November 19, 2021

Strategic Violence

Outline

Previously: electoral logic of violence

Today: violence for power consolidation

  • Wilmington Riot
  • Power Consolidation vs Electoral Gain
    • difference in motives?
    • difference in opportunities?
    • difference in techniques?
  • Evidence on Lynching in the United States

Example

Wilmington Race Riot

1898 Racial Violence in North Carolina:

  • 21 years after “end” of Reconstruction, return of whites to power in the South

While you watch, compare this to electoral logic of ethnic violence we discussed earlier this week:

  • how are motives for violence similar/different?
  • how are opportunities for violence similar/different?
  • how are techniques for violence similar/different?

Wilmington Race Riot

Discuss with your neighbors: compared to the electoral logic of ethnic violence in India we discussed earlier this week:

  • how are motives for violence similar/different?
  • how are opportunities for violence similar/different?
  • how are techniques for violence similar/different?

Power Consolidation

Comparison: Motives

Electoral logic: politicians/parties interested in winning office.

  • use of ethnic violence is cynical tactic to win support of voters
  • goal is to win next election, no agenda to end elections/change the rules
  • violence “works” by unifying ethnic group around ethnic party

Power consolidation: politicians/parties have specific policy goals (group dominance, or non-ethnic policy around e.g. economy, tax rates)

  • use of violence is tactic to secure policy goals, efforts to change the rules
  • violence “works” by intimidating/disempowering outgroup (as an end in itself)
  • violence “works” by unifying ethnic group, to attain policy goals

Comparison: Motives

Electoral logic

  • only worth it just before an election
  • violence always informal
  • primarily aimed at shifting voters preferences

Power consolidation

  • violence may be useful before or after election to overturn/undo results.
  • violence may be formalized (into violence that constitutes boundaries) with rule changes
  • often aimed at intimidating “wrong” voters

Comparison: Opportunity

electoral logic:

  • parties exploit existing organizational networks

power consolidation:

  • parties exploit existing organizational networks
  • need cooperation from the state (or insurgent organizations)

Evidence

Race in the US

Before Wilmington Riot, similar events took place in 1870s:

  • so-called “Redeemers” violently repressed black voters, overthrew elected legislatures/governors in the 1870s.
  • E.g. In Louisiana, laid siege to state capital building.

Epperly et al (2020)

Epperly et al (2020) examine whether racial violence was used for power consolidation more broadly in the US:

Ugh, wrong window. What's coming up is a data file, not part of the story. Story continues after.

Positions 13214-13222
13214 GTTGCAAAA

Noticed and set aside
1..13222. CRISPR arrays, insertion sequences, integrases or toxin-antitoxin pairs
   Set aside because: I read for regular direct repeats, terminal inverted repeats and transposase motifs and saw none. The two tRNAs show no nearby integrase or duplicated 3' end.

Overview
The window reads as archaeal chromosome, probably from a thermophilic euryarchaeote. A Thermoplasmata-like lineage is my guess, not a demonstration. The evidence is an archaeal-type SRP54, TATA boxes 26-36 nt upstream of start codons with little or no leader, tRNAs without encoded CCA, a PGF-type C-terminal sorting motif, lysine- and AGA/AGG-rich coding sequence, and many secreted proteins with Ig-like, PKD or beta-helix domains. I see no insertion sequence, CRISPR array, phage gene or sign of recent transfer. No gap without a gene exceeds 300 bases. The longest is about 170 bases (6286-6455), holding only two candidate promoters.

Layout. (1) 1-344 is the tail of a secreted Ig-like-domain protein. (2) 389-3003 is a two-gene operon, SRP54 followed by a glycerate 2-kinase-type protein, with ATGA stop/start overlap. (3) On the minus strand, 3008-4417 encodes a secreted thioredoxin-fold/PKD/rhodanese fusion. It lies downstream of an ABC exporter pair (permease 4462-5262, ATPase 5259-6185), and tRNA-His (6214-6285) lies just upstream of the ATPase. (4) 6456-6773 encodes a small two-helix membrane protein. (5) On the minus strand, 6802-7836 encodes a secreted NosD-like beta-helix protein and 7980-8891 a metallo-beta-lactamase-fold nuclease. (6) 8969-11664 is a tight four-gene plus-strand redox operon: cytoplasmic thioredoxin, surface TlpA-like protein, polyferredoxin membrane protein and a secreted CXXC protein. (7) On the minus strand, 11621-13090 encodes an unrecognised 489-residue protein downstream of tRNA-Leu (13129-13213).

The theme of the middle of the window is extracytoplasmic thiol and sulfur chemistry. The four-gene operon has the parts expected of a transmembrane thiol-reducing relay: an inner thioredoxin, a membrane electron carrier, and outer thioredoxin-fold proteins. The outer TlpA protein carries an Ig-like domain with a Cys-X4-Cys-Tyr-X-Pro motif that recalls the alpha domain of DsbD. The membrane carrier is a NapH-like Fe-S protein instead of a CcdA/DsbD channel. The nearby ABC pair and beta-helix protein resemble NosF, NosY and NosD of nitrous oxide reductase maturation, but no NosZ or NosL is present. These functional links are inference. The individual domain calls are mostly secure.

White Southern elites were interested in either or both policy goals

  • white supremacy
  • limiting progressive economic policies (taxation, workers rights)

violence is strategically useful to

  • inhibit black political power
  • prevent biracial political coalitions that enact progressive economic reforms

Epperly et al (2020)

Different forms of violence available

lynching/mob violence

  • could unify whites (if mob is large), intimidate African Americans
  • but costly: arouse national attention, federal civil rights enforcement
  • inefficient: sporadic, requiring collective action and coordination

legal system

  • could legally bar most African Americans from voting
  • violence is less visible
  • efficient: enforced by state agencies, easier to coordinate

Epperly et al (2020)

If lynching served as a form of power consolidation, then

  1. should expect lynching to follow electoral logic when Jim Crow laws not in force
    • lynchings nearer in time to elections
    • lynchings when bi-racial coalitions are powerful
  2. should expect lynching to no longer follow electoral logic once Jim Crow laws in effect
    • lynching no longer needed to take power; legal institutions replace it as form of power consolidation

Epperly et al (2020)

Comparing counties within the same former slave states with

  • similar proportion black population
  • similar dependence on cotton production
  • in the same year…

before Jim Crow (black lines)

during Jim Crow (gray lines), flat… no electoral logic

Conclusion

Back to Wilmington

Unresolved questions:

  • Why attack Wilmington after electoral defeat of Fusion government?
  • What is the purpose of extensive media coverage invoking racist fears?
  • Why hide the history of this event?

Back to Wilmington

Hints at an answer to Wednesday’s question: why do “followers follow” ethnic elites who manipulate votes using violence?

Ethnic violence is often accompanied by messages that:

  • provide “facts”, narratives, and arguments that justify and encourage violence
    • highlight threat to moral relationship
    • signal support for violence

Conclusion

Power Consolidation motives for violence:

  • involve policy goals (including ethnic hierarchy)
  • willingness to change the rules
  • may transition from “violence that transforms boundary” to “violence constitutive of boundary”